Reducing Risk on the Honduran Riverbanks

The people living on the banks of the Ulúa and Humuya rivers have long faced high risks due to weak reaction capacities at both community and institutional levels. As a result, these vulnerable floodplain communities have oftentimes seen their houses flooded, their crops damaged or their livestock lost, as well as losing access to drinking water for extended periods of time. A general lack of infrastructure in the region has further isolated these communities, and public authorities have typically struggled to make sufficient emergency shelter and rapid medical care available to the victims of recurring disasters.

Residents of El Progreso ride past a supermarket following an earthquake. © Edgard Garrido / Reuters

In 2013, the Finnish Red Cross, in partnership with the Honduran Red Cross, the German Red Cross and the Italian Red Cross, supported 12 communities in the Department of Yoro in northern Honduras to prepare for natural disasters, such as floods and landslides. With the financial support of the European Commission’s Department for Humanitarian Aid & Civil Protection (ECHO) and the Finnish Ministry for Foreign Affairs, project partners developed public evacuation plans, carried out drills and first-aid training, and supplied emergency kits to schools and health centres on the floodplain banks of the Ulúa and Humaya rivers. Importantly, stronger ties between communities, Municipalities and the institutions (such as hospitals and schools) were established to reduce response times and harmonise coordination, improving collective capacities to deal with emergency situations quickly and efficiently.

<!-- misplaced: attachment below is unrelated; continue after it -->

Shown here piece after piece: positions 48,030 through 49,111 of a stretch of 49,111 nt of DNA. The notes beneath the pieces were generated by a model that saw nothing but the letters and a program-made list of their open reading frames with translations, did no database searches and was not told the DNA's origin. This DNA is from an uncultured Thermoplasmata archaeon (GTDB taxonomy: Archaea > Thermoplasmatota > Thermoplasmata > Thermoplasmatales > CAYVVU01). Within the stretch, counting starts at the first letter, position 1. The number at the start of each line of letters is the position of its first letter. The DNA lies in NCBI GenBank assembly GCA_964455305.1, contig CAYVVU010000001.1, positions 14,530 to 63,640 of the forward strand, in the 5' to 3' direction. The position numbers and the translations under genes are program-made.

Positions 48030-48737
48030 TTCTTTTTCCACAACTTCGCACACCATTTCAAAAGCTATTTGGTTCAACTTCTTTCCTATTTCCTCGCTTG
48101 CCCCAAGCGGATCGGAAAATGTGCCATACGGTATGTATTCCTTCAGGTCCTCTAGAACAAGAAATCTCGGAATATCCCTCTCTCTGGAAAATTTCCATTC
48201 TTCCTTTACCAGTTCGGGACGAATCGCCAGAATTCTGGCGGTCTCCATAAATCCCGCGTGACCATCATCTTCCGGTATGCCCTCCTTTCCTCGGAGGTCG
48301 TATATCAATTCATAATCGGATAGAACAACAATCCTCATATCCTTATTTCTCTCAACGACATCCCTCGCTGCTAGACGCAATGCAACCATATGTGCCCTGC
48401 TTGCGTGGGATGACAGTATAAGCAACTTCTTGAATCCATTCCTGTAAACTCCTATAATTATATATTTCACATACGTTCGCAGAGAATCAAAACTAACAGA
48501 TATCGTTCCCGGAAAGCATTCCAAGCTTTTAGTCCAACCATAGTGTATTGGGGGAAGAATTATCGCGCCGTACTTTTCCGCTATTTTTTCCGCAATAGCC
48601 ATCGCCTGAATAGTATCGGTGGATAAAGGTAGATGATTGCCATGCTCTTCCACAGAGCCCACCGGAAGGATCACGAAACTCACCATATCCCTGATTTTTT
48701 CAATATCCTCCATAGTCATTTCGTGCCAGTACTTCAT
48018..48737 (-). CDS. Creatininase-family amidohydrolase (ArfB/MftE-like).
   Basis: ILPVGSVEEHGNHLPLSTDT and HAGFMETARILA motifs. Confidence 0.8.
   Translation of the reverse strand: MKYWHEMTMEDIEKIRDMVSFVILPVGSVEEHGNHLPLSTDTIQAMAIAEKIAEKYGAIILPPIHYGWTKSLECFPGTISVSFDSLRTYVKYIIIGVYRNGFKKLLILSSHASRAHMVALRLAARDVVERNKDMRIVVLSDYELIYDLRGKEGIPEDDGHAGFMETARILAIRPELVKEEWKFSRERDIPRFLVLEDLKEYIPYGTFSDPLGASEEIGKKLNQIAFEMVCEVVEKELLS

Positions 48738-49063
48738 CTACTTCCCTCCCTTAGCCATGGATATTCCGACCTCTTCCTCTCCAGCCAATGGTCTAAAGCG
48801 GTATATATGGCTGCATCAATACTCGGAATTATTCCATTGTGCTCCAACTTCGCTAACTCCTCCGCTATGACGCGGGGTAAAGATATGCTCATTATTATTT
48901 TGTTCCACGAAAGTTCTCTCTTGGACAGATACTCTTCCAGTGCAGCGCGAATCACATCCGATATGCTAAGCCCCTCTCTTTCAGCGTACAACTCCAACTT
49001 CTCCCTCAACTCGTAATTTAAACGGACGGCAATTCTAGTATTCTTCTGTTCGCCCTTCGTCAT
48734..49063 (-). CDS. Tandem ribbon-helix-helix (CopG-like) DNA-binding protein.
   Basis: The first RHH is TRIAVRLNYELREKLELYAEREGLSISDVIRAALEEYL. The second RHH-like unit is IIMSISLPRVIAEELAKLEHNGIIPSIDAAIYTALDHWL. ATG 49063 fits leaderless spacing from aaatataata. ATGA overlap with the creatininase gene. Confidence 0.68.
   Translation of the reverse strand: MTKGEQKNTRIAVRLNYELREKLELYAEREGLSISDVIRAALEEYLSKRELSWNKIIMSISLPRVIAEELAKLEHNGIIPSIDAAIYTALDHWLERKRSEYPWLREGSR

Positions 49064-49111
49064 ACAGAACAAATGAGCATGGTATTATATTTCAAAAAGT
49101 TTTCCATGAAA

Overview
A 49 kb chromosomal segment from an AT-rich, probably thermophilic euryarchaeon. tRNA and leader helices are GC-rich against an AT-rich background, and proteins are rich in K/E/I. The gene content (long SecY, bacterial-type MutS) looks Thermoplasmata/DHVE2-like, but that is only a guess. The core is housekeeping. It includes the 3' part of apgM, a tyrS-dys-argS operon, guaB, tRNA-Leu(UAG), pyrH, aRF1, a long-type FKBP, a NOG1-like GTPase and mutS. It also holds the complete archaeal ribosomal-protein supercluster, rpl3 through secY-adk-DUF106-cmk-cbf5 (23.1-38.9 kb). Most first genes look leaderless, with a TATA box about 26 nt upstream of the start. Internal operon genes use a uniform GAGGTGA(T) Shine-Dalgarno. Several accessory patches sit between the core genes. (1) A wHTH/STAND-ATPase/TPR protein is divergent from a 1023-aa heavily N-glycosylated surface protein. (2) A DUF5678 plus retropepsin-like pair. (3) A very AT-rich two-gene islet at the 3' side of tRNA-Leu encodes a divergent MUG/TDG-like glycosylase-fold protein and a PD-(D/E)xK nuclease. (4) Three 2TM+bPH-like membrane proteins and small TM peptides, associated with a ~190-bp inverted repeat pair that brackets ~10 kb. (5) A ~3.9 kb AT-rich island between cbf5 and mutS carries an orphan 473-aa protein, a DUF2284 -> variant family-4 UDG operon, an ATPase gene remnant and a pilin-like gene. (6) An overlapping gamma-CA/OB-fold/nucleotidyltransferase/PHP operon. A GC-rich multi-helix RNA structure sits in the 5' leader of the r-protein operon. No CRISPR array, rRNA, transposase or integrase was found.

The El Progreso Penitentiary Centre, a prison in Yoro, was a classic example of a particularly vulnerable structure, with an over-capacity population and a faulty electrical system that could easily cause fires. The prison itself had been flooded or damaged by earthquakes several times, and there were no efficient or safe evacuation routes available for the inmates to use in case of a disaster.

As part of this project, the Red Cross helped to set up a Committee for Emergencies in the prison. A total of 385 prison inmates and staff were trained and empowered to jointly take action in risk reduction and disaster response. The testimony of Marco Vinio Castro, one of nearly 400 inmates at El Progreso Penitentiary Centre, demonstrates the strong practical impact of the project’s activities.

Marco shares his thoughts on the first aid and disaster preparedness training he has received as part of the programme. © Finish Red Cross

"I have learnt how to prevent blood loss, how to stabilise a bone fracture, how to treat wounds and burns, and how to respond to someone who is in cardiac arrest or has been poisoned. I would like to see the program grow at El Progreso. The training has opened up new hopes for me […] It changes our minds because it allows us to see life differently. If before we used to cause pain, now, the ones that have received this training, we feel the wish to help others instead of hurting others,” he explained.

This project was supported financially by ECHO’s Disaster Preparedness programme (DIPECHO) – the core element of ECHO’s global Disaster Risk Reduction efforts since its launch in 1996. The programme aims to increase resilience and reduce vulnerability by helping communities at risk of disasters to better prepare themselves by undertaking training, establishing or improving local early warning systems and contingency planning.